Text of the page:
After a gap of four years, Maxïmo Park have returned with a new track, Child Of the Flatlands, and an accompanying visual art piece from experimental designer, visual artist, and recent Daniel Avery collaborator Greg Hodgson.

Casting its lyrical net into the waters of urban life, surrounded, indeed often overtaken by the persistent grip of nature, Paul Smith from the band says “Child Of The Flatlands is an affectionate look at both the psychic and physical edgelands of the town where I grew up, punctuated by snapshots of modern Britain as viewed from a distant hillside. It’s about the inevitability of nature (in all senses of the word) over the order we try to impose on it. The quiet, melancholy choruses lament the loss of community spaces for marginalised people, and the overall pace is meant to evoke a long walk, collaging found sound, strings and insistent piano to create a mildly psychedelic pop odyssey. 

We commissioned Greg Hodgson to reflect the distorted blur of youth through his VHS lens, and to create a dreamlike vision of Teesside that reflects the episodic nature of the music. Hopefully viewers will recognise something of their own youth, playing in places where nature encroaches upon the urban landscape.”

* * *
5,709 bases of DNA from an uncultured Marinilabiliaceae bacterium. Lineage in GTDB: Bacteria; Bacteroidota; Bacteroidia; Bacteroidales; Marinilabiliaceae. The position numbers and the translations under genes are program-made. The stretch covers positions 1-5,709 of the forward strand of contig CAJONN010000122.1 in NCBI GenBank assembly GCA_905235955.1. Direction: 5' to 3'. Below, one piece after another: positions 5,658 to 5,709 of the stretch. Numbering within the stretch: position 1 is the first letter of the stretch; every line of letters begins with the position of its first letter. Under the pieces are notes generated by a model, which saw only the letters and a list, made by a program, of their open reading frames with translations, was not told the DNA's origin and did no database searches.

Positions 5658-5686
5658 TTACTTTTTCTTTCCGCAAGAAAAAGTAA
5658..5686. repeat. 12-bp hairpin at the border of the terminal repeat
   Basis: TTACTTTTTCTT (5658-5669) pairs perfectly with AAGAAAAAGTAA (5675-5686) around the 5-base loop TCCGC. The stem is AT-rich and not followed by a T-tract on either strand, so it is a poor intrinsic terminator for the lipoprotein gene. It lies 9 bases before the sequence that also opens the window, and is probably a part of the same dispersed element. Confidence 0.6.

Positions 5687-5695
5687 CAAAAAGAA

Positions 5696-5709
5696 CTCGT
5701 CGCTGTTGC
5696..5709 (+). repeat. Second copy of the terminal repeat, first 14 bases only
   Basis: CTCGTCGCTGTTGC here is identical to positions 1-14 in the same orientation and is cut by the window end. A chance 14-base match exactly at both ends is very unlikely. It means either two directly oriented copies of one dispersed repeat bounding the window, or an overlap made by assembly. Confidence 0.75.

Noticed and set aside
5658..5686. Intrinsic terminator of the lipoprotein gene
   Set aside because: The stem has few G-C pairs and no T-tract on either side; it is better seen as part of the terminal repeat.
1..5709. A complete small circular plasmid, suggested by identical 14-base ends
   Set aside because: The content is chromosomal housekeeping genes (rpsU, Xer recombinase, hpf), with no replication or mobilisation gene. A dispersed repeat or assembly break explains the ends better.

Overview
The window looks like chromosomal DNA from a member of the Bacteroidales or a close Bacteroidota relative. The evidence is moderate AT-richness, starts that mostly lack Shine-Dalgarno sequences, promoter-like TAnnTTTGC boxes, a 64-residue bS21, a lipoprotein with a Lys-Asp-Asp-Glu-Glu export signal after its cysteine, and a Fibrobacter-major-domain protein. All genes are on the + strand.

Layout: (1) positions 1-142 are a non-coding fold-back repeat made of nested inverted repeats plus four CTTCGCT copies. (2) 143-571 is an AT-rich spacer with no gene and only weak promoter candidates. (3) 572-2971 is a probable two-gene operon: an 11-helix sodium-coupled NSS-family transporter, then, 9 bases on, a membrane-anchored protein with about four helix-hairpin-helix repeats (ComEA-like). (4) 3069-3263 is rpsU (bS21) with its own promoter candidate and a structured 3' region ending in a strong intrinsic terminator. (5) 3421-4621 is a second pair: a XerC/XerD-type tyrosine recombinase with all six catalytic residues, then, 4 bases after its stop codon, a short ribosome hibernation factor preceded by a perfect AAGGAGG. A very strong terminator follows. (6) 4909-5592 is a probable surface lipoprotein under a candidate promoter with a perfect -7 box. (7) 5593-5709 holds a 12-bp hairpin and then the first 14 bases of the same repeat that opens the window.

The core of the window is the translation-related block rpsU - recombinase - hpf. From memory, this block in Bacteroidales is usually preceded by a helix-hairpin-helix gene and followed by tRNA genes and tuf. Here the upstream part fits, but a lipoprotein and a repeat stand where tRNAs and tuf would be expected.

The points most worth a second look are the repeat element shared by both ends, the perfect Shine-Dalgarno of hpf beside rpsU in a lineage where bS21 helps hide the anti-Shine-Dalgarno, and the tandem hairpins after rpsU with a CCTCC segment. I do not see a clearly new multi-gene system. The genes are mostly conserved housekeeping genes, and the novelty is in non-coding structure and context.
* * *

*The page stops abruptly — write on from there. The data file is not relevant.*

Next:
The industrial of the track certainly comes out through this 80s Sheffield influenced synth-pop, dark and hollow sounding at its outset, with Smith’s affecting vocal and sharply observed lyrics laid out on top. As it gradually flowers, so warmth is added with strings and bubbling synths as nature takes over, Smith suddenly shifting to softer tones, before euphoria breaks out with the guitar solo.

Brilliant stuff. Check it out, here

Maxïmo Park are today teasing their first new music in nearly four years. New track Child of The Flatlands is accompanied by a visual art piece from experimental designer and video artist – and recent Daniel Avery collaborator – Greg Hodgson.

Child Of The Flatlands is a psychological and geographical rumination on the push-and-pull between our urban surrounds and the persistent grip of nature. With Paul Smith as no stranger to the art of conjuring vivid imagery with his words, the song offers a longing look at the locations that hold such great meaning in youth, and how they inform identity, going on to grieve their gradual loss through the passage of time. Hodgson’s warping and kaleidoscopic VHS eye casts Teesside as a smudged memory, or half-forgotten dream-like state, in an echo of where the band takes the song. Paul Smith comments:

Hear Child Of The Flatlands on DSPs here.

Watch Greg Hodgson’s piece for Child Of The Flatlands below.